Canadian Minor League Teams Seek Different Revenue Streams

Canadian Minor League Teams Seek Different Revenue Streams

Canadian Minor League Baseball

For minor league baseball franchises, Canada has become a different field of dreams.  With the exception of Vancouver, the old business model, where major league clubs supplied players – and more importantly, paid their salaries and travel expenses – has disappeared like Shoeless Joe into an Iowa cornfield.

Early has written extensively on this topic so forgive me if there is any overlap.

Last year’s departure of the Ottawa Lynx to Allentown marked the final out for Triple-A ball north of the 49th parallel.  Gone are the days when Canadian clubs including the Vancouver Canadians, Calgary Cannons, Edmonton Trappers and Ottawa served as top farm teams for Major League Baseball clubs.

Vancouver is the only Canadian team still affiliated with an MLB franchise – the Oakland Athletics – albeit at the A level, where many players are rookies and have limited pro experience.  Franchises in other cities are playing under new names and owners, including Winnipeg and Quebec City, in fledgling independent leagues – where hopes are high but attendance figures are low.

With the exception of Vancouver, the old business model, where major league clubs supplied players – and more importantly, paid their salaries and travel expenses – has disappeared.  Currently Canadian clubs must pay all of their own bills as they serve up a bare-bones brand of baseball.

“I don’t think there’s any difference in operating an independent or unaffiliated franchise.  In Calgary, there’s considerable wealth and it’s just trying to win back fans that are still disillusioned because they lost their Triple A team”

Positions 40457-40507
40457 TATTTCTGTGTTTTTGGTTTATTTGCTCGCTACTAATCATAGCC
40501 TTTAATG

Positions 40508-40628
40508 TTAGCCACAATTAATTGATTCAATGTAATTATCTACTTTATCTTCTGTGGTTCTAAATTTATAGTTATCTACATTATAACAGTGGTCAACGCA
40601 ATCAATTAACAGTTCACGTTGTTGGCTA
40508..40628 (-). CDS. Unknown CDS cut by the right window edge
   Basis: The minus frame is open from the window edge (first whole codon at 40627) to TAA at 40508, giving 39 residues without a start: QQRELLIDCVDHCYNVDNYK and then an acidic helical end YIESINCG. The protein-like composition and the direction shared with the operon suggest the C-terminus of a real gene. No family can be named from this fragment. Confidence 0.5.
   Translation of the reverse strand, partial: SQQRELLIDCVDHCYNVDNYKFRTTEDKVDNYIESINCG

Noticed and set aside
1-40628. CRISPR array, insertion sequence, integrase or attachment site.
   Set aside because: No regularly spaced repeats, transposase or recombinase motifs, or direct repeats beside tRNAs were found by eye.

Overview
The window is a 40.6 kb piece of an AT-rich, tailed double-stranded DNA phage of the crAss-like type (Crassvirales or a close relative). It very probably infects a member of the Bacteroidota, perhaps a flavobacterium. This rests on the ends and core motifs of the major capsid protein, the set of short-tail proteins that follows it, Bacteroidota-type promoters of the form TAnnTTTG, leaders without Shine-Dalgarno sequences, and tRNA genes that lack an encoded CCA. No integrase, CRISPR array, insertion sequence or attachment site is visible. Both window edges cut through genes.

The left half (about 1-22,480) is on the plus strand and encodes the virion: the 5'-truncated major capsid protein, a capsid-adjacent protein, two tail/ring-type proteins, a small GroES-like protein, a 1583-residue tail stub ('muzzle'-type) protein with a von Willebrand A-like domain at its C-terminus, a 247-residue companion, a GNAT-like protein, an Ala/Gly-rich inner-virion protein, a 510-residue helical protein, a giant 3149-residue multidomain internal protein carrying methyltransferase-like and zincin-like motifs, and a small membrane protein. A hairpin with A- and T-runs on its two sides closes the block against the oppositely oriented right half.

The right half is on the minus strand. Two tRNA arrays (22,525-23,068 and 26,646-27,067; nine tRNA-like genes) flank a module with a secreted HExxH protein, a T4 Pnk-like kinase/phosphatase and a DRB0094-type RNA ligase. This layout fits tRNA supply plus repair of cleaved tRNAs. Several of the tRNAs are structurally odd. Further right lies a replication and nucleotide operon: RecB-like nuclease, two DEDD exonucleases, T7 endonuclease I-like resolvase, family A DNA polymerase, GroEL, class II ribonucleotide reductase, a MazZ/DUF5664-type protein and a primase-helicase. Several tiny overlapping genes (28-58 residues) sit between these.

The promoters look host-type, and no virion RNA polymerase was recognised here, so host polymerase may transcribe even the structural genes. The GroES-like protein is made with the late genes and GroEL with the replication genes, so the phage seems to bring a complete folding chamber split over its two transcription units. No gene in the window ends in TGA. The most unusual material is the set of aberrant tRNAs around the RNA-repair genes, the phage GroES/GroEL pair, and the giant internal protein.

-Peter Young, President and CEO of the Calgary Vipers of the Golden League

Parallels can be drawn to NHL teams that have moved on from Canadian cities.

“I was in Winnipeg when the Jets left, and it took 3-5 years before anyone started supporting the Manitoba Moose” – Young

Calgary Vipers 

In most cases, ballparks in Canada are many years old and clubs must spend millions upgrading them.  Vipers owner Jeff Gidney has spent $3 million on Foothills Stadium and the Vancouver Canadians have spent $2 million.

Calgary will likely break even on its $1.4 million budget, while the Canadians will make a slight profit on their $2 million expenses.  Winnipeg, however, stands to benefit the most, having recently exceeded the two-million mark in all time attendance.  Yet the Goldeyes have an uncertain future as the Northern League is in shambles and seeks to merge with the American Association.

Winnipeg Goldeyes

Calgary and Edmonton defected to the Golden League last year citing high travel costs. Unlike most teams, Calgary and Edmonton fly to most road games.  The Vipers will spend $80,000 in travel costs this year compared to $220,000 last year because of better scheduling and flights through Los Angeles instead of Chicago.

Vancouver is currently in a stable relationship with the Oakland A’s, who provide all ballplayers and coaches which allows them to concentrate on running the stadium.

Vancouver Canadians

In addition to an indifferent fanbase, the tough racket of finding ballplayers, there is also inclement Canadian weather to deal with.  With all of the adversities these teams must face, they must get creative when it comes to drumming up interest in the teams, and conversely, revenue.  Teams make a modest income from broadcast and concession deals, as well as sponsorships and advertisements. Where they get creative is wacky promotion nights.  Last year, the Calgary Vipers held a Vasectomy Night.  This year the Vipers traded pitcher John Odom for 10 maple-wood bats valued at $650.  Although the baseball purist would scoff at these moves, it is the reality Canadian Minor League franchises must face. The Vipers received international media coverage and $10,000 from Ripley’s Believe It Or Not after they purchased the bats for their museum.